Whatchyareading's Reviews > The Iron Thorn

The Iron Thorn by Caitlin Kittredge
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May 24, 11

bookshelves: caitlin, fantasy, series, young-adult
Read in May, 2011

I wanted to read this book for two reasons. 1. The author spells her name right. It’s so hard to find Caitlin’s that adhere to the correct spelling. 2. Steampunk. What more does a book need? I’m one of those nuts that will give anything Steampunk a try. That’s right, I watched Wild, Wild West. In theatres. You’re allowed to be disgusted by me.

There was a lot I loved about this book. The three lead characters, Aoife (pronounced “eefuh”…I had to ask the author…) Cal, and Dean, are delicious to read. At first they seem like the typical YA threesome, the main girl, the boy who likes her, and the REAL love interest of the piece. And, to an extent, that holds up, but each character has their own secrets and mysterious and they all surprised me at least once. And I love being surprised by characters. Aoife was smart, brave, and not afraid to take action. Cal was loyal and dependable…or was he? Dean was…well, I think “yummy” describes him best. And any romantic tension between Aoife and Dean built…over time…they had conversations and got to know one another and had a real relationship. This is like young adult gold.

The right balance of detail was found in this book. Generally, you want a lot of detail in steampunk books, and in all sci-fi to a point, because part of the joy of reading is the gadgets. The devices and how they work and why they work and how the author has decided to fit goggles into the story. But sometimes, I find, Steampunk can get bogged down with too many details. I didn’t feel like that at all in The Iron Thorn. My curiosity was sated but I wasn’t bored to tears.

I will say, I wasn’t expecting fairies, or “eldritch creatures.” I’m not sure why I wasn’t expecting them, the title has the word “iron” in it. This should’ve been a dead giveaway for me. And yet I was still startled. I thought I would warn anyone out there who is as blind as I am. I didn’t mind the presence of the fairies, despite fairie books not really being my thing, because they were all shrouded by the awesomeness of STEAMPUNK!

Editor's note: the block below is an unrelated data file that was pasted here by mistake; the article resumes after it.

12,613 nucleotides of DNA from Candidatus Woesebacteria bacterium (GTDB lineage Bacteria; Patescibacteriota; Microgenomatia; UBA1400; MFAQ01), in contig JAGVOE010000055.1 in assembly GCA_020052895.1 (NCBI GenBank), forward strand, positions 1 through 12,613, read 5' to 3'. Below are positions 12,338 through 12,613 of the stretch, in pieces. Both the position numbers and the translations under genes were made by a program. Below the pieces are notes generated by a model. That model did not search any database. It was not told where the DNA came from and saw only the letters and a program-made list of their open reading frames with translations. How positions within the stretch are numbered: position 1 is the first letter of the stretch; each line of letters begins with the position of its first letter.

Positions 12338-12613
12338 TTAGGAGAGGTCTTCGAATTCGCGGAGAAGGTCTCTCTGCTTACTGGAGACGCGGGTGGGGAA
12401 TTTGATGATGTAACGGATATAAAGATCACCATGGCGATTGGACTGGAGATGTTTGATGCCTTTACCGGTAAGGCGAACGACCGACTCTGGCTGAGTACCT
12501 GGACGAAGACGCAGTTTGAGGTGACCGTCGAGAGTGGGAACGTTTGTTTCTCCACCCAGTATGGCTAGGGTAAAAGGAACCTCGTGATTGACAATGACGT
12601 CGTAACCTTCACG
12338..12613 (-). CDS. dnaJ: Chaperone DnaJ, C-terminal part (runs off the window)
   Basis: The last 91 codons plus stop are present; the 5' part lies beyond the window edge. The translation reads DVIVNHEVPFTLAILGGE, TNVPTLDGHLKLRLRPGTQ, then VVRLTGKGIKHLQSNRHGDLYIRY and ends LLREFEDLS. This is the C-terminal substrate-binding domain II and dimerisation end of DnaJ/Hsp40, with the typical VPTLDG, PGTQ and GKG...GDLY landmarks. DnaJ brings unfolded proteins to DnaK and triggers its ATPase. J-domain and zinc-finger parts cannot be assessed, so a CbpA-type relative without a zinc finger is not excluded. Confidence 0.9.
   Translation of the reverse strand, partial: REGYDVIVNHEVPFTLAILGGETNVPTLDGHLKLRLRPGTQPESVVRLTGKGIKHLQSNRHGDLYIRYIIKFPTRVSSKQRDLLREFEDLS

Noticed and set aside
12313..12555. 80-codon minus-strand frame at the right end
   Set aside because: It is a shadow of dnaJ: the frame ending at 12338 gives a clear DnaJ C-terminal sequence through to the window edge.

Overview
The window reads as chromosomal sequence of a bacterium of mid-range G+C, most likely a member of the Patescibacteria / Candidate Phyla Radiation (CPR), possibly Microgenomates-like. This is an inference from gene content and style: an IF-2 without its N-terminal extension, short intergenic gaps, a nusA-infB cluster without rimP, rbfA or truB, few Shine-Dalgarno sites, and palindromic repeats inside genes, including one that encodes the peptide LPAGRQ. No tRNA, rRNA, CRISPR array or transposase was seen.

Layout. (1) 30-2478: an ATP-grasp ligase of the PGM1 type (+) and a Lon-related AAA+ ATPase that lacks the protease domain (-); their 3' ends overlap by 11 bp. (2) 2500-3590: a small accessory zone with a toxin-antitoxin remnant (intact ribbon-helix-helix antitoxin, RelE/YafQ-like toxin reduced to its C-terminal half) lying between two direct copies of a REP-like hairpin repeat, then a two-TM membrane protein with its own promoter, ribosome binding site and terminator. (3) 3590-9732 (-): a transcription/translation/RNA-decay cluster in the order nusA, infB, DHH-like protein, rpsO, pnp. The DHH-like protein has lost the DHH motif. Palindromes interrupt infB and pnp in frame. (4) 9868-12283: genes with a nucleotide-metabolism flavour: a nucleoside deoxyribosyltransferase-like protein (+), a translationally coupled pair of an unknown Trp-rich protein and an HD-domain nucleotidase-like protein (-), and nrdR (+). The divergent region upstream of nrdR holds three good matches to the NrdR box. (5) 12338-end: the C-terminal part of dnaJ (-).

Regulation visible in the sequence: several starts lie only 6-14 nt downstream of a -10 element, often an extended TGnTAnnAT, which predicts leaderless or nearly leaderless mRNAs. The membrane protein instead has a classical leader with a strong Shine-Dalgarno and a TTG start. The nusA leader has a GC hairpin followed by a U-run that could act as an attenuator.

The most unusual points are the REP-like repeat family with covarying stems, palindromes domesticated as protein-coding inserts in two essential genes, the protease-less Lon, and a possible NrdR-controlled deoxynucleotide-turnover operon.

Every time a character put on a pair of goggles or used a Rube Goldberg machine I shivered in happiness. There’s a whole house in this one that is basically a Rube Goldberg machine. A whole HOUSE! This book was a playground for anyone who enjoys the steampunk genre.

Beyond the rose coloured goggles of steampunk awesome, I will say, I thought the plot moved along at a slow pace. This is covered up by well paced scenes, which I highly enjoyed, but I thought the entire book could have happened at a faster pace. And again, I’m not a fan of the fairies. But that one’s just me.

All in all, this was a STEAMPUNK (I wonder how many more times I can say it…) adventure, with awesome characters, cool gadgets, a race against time and enemies, and a house that IS a Rube Goldberg machine. What can go wrong?

Reviewed at WhatchYAreading on May 24, 2011.
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